Streamed productions were seen by over 35,000 people.
Leicester’s Curve theatre has published a brochure reflecting on a 'year like no other' – a story of survival, resilience and ingenuity.
Whilst the theatre’s doors have remained closed to audiences since March 16, 2020, Curve has continued to innovate, engage with communities and support those in the industry.
Throughout the year, Curve has created and shared more than 250 digital assets, including its Curve in Conversation series of in-depth interviews with leading theatre-makers, free to view archive recordings of Made at Curve productions and educational Curve Classroom sessions to support home-schooling and lifelong learning, created as a direct response to the needs of teachers and parents during lockdown.
In total, Curve’s digital work received over 650,000 interactions across more than 120 countries.
The theatre also created acclaimed streamed productions of musicals Sunset Boulevard and The Color Purple for audiences to enjoy at home.
These performances were seen by 35,000 people. Over the course of the year, Curve employed 268 freelancers and remained connected with its Curve Youth and Community Companies, delivering more than 160 online classes.
As lockdown began the theatre made over £10,000 available to local artists and community groups and throughout 2020, Curve commissioned and supported its associate artists and organisations including theatre company Sheep Soup, Nupur Arts Dance Academy and poet Jess Green.
Curve’s Chief Executive Chris Stafford and Artistic Director Nikolai Foster commented: “When we closed our doors last March, we could never have imagined the building would still be closed over a year later.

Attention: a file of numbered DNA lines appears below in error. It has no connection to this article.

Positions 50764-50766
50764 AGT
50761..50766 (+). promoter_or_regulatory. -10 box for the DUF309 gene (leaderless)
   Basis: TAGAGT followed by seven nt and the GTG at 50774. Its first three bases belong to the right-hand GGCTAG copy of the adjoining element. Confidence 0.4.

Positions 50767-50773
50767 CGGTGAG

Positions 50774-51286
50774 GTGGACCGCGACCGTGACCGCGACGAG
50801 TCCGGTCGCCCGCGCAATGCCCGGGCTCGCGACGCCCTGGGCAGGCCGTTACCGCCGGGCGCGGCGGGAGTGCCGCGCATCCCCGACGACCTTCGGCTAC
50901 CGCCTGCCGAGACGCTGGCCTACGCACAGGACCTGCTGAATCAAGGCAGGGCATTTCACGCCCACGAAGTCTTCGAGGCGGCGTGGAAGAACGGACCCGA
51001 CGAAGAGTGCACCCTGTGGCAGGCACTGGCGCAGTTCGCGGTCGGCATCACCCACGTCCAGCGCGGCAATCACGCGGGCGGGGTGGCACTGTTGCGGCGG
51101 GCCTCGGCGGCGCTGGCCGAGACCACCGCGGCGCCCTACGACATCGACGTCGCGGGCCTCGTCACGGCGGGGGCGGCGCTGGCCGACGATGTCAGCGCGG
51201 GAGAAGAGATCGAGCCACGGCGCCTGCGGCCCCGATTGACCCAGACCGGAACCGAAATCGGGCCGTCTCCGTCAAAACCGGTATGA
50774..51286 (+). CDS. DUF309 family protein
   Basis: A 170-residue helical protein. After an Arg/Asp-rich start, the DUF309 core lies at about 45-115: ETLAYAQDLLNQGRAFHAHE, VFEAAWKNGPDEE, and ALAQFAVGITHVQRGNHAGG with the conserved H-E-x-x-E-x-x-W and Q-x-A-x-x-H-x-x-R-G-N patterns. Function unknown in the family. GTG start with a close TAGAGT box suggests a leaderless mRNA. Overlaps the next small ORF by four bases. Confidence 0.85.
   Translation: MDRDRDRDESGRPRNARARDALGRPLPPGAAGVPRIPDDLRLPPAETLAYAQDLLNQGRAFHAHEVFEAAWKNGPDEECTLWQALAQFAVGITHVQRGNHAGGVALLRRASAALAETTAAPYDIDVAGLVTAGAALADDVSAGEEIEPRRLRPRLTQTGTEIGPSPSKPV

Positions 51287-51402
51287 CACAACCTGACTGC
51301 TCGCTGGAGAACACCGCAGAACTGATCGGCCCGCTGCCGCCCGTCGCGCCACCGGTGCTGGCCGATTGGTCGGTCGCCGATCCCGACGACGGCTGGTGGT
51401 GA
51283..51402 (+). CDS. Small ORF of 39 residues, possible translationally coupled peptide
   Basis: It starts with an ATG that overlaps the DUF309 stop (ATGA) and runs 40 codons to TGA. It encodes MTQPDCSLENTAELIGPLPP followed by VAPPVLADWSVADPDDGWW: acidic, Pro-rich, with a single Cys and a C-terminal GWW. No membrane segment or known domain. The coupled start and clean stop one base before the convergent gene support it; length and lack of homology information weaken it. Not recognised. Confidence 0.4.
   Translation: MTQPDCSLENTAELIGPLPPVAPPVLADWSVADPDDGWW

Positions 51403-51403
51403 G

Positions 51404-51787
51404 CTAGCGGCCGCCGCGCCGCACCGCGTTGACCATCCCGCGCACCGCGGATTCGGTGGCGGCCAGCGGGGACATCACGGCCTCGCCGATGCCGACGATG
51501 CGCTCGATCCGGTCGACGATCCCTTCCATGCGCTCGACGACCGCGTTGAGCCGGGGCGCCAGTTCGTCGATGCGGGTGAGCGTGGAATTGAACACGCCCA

"The sense of loss and sadness at all the things that have been postponed and cancelled over the past 12 months is immeasurable. However, like our city, Team Curve are a resilient group of people and from the moment we were plunged into lockdown, we were determined to make the very best out of every challenge thrown our way.
"We have always believed passionately that everyone who lives, works or learns in our city should have access to great art and culture, and faced with the devastation of the pandemic it seemed more important than ever we should do everything possible to remain connected to our audiences, communities, young people and artists.
“We are indebted to our principal funders Arts Council England and Leicester City Council, the DCMS Culture Recovery Fund and the Coronavirus Job Retention Scheme for supporting Curve throughout the pandemic.
"If it wasn’t for this crucial investment in Curve, as well as the unwavering support from our audiences and communities, the theatre simply wouldn’t be here today.
“There are challenging times ahead, but working together we know Curve will come through this pandemic stronger and more ambitious than ever before.
"We look forward to reopening our doors later this month and sharing live performance with our audiences once again!”
Curve is currently preparing to safely reopen with a special socially distanced season which will include two nights of new work curated by Curve Resident Creatives and local artists (21 – 22 May), Curve Associate Artist, celebrated dancer and choreographer Aakash Odedra will return to the stage with Rising (24 – 25 May); comedy musical AmDram from Alex Parker and Katie Lam (27 – 29 May) and from 7 – 19 June Nikolai Foster will direct a spectacular concert production celebrating the life and extraordinary music of Andrew Lloyd Webber.
Tickets are available to purchase now and more information can be found online at www.curveonline.co.uk.
To read Curve’s A Year In Review document in full, visit www.curveonline.co.uk/about-us/about-curve/